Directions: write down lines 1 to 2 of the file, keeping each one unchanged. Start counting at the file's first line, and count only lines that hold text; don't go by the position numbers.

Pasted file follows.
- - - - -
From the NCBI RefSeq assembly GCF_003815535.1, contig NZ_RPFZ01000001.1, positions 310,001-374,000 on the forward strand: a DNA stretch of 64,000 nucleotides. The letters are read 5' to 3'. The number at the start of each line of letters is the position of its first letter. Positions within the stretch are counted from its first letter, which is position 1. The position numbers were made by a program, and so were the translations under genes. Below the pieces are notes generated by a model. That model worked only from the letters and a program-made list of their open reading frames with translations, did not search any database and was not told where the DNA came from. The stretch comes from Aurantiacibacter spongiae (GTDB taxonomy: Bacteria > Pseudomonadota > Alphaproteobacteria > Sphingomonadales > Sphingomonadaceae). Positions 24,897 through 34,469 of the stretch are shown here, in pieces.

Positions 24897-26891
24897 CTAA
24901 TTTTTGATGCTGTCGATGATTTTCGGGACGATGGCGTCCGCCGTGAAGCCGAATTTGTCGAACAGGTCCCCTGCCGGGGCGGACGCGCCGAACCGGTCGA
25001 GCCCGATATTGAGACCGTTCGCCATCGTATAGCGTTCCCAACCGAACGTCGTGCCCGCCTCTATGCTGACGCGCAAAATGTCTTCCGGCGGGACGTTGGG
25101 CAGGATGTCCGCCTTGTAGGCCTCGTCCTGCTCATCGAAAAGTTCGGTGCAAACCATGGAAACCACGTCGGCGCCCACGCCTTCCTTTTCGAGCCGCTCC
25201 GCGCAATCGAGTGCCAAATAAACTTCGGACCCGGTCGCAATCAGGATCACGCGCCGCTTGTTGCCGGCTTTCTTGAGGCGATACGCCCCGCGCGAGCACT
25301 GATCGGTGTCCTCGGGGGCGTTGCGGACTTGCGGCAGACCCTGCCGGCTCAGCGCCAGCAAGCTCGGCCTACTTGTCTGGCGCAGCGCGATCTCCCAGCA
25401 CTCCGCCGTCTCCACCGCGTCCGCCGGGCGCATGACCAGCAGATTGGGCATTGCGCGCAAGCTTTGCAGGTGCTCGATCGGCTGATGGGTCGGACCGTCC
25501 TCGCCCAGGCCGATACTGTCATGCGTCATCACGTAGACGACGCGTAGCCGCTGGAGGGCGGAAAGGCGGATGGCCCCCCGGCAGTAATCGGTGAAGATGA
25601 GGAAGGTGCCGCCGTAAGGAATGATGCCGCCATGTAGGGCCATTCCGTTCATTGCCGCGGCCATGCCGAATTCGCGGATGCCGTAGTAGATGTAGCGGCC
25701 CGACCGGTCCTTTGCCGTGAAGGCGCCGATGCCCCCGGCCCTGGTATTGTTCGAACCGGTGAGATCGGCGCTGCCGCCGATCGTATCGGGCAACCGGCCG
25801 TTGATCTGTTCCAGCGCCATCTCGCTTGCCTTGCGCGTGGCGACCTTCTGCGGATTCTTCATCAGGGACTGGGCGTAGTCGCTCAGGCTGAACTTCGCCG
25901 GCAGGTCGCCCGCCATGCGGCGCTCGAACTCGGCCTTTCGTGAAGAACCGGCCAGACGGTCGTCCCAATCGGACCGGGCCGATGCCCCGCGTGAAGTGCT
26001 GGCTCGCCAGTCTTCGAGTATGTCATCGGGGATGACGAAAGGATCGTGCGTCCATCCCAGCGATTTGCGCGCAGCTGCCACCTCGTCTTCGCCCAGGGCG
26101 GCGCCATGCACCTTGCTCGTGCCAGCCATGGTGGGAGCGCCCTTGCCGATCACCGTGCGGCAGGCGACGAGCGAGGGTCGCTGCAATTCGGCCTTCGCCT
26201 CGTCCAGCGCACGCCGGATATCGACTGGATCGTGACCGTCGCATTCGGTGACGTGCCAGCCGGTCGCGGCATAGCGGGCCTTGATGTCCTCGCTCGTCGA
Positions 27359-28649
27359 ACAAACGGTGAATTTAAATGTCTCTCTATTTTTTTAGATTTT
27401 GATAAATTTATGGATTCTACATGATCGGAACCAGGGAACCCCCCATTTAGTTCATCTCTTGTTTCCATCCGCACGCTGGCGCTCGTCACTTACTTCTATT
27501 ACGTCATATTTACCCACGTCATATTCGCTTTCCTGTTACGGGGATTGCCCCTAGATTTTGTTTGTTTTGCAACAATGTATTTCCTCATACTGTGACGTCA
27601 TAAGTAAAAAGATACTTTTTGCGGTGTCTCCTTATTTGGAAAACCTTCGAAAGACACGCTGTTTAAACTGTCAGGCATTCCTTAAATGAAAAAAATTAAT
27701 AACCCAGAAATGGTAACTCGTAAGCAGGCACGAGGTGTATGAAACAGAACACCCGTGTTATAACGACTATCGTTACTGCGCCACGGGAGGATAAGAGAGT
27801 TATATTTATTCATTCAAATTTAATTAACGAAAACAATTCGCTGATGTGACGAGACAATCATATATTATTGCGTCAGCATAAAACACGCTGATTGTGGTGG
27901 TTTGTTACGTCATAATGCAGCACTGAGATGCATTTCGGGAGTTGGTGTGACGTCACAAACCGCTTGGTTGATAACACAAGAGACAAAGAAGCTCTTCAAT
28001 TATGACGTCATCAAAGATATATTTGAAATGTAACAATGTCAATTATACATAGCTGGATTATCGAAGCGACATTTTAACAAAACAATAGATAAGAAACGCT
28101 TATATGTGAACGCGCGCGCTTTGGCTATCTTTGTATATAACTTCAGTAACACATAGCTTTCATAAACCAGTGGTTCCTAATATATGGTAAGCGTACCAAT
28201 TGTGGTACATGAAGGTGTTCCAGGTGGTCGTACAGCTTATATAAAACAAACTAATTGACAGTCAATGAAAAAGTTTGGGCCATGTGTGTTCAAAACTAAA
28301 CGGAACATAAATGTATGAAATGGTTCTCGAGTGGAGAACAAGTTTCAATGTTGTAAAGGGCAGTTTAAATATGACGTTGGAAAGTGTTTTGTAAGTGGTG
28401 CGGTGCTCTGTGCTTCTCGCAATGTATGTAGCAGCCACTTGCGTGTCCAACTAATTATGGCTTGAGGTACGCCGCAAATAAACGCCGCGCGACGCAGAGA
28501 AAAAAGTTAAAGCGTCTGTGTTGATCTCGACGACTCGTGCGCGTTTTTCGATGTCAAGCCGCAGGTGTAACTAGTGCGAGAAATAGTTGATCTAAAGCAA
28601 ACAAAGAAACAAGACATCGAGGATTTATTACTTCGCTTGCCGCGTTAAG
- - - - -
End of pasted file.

From the NCBI RefSeq assembly GCF_003815535.1, contig NZ_RPFZ01000001.1, positions 310,001-374,000 on the forward strand: a DNA stretch of 64,000 nucleotides. The letters are read 5' to 3'. The number at the start of each line of letters is the position of its first letter. Positions within the stretch are counted from its first letter, which is position 1. The position numbers were made by a program, and so were the translations under genes. Below the pieces are notes generated by a model. That model worked only from the letters and a program-made list of their open reading frames with translations, did not search any database and was not told where the DNA came from. The stretch comes from Aurantiacibacter spongiae (GTDB taxonomy: Bacteria > Pseudomonadota > Alphaproteobacteria > Sphingomonadales > Sphingomonadaceae). Positions 24,897 through 34,469 of the stretch are shown here, in pieces.

Positions 24897-26891